We never gave them milk once they were past the newborn stage, so I agree with mrsdaisaku you should maybe take that off the table.
If you want I can send you a link to the white noise machine on amazon. It stays on all night, and I know white noise worked for mine, as before I had it on for naps they would only nap by the washing machine or tumble dryer.
I hope the advice on here helps XX

Swanhilda Wed 16-Oct-13 23:00:39

just an idea, could you try tackling day time naps first, because it might be easier to cope with them crying in day than at night? Presumably there is a time of day they sleep when in the buggy or car? That is time to practise letting them settle in cots. Try one baby first, so that you are not overwhelmed. Darkened room, musical cue (lullaby) leave to settle. If baby surfaces after half and hour, resettle. Eventually will get the message of 2 hour afternoon nap (in our case about 1.30-3.30 after waking at 7am) I had one twin that took a while to learn this resettling - it is not automatic, it is a learnt habit. Don't try it on both babies at once or you will lose heart.

Then see if you can get the first block of nightime sleep to work. ie: 7 - 10pm. Tell yourself you will pick up after 10pm but until then you will let them resettle themselves. You know they aren't hungry, as you fed them at 7pm, so don't feed them anything in that period.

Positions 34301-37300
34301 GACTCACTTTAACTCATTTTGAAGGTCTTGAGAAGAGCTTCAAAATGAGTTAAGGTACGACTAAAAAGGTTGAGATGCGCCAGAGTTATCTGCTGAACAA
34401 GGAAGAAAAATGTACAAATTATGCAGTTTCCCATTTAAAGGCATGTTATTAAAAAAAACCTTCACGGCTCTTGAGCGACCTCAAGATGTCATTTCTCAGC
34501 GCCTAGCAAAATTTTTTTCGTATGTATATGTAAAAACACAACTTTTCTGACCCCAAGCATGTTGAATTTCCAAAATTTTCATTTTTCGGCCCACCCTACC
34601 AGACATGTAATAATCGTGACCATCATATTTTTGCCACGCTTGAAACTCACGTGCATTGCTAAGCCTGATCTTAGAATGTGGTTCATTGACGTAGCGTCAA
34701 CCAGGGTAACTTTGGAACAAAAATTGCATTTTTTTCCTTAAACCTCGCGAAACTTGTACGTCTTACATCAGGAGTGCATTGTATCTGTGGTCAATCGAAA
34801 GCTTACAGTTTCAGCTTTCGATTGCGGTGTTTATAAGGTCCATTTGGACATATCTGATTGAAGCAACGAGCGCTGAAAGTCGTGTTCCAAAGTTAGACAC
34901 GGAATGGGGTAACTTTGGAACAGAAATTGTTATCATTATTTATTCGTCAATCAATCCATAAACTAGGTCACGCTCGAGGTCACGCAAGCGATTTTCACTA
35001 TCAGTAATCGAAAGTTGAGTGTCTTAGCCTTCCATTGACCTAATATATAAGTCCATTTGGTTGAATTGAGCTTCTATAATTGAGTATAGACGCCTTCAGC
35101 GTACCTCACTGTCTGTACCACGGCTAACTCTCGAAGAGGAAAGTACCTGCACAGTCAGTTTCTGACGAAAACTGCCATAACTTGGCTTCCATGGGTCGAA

I can't remember as it is such a long time ago, but there is a wonderful book called How To Solve Your Child's Sleep Problems by Ferber which explains why babies find it so difficult to settle themselves initially when they have lost the knack of self settling.

I had twins and a toddler who I never did controlled crying on, but they slept 2 hour in afternoon in cots, went to bed at 7.30pm and woke once or twice in night for a short feed or cuddle sleeping till 7am. We co-slept sometimes, sometimes not. They did know to self settle and think that was the difference between sleeping deeply and endlessly resurfacing. Ds2 (Dt2) was a difficult sleeper, and he was a baby who surfaced much more easily AND I certainly wouldn't say he slept through consistently till 2yrs but it was quite easy to cope with only one nighttime waking/short breastfeed, but I really made an effort to give him good quality naps in day, and bedtime routine as they affected his nightime sleep. He also ate well in day, was v active.

You are NOT a bad parent, some babies are much worse sleepers than others temperamentally and all you can do is mitigate the tendency. But it can be sometimes a question of improving the situation rather than cracking the problem completely, small improvements rather than a complete change. With twins it is much more serious to be sleep deprived as you have two grumpy babies so the stakes are much higher, but it is quite usual for babies to wake at this age in the night, so you shouldn't feel you have failed. The question is, do you want to tackle problem, if so it can be done; plenty of parents are happy to live with a singleton waking them occasionally, it is just with twins it is unbearable and you shouldn't have to put up with continual waking!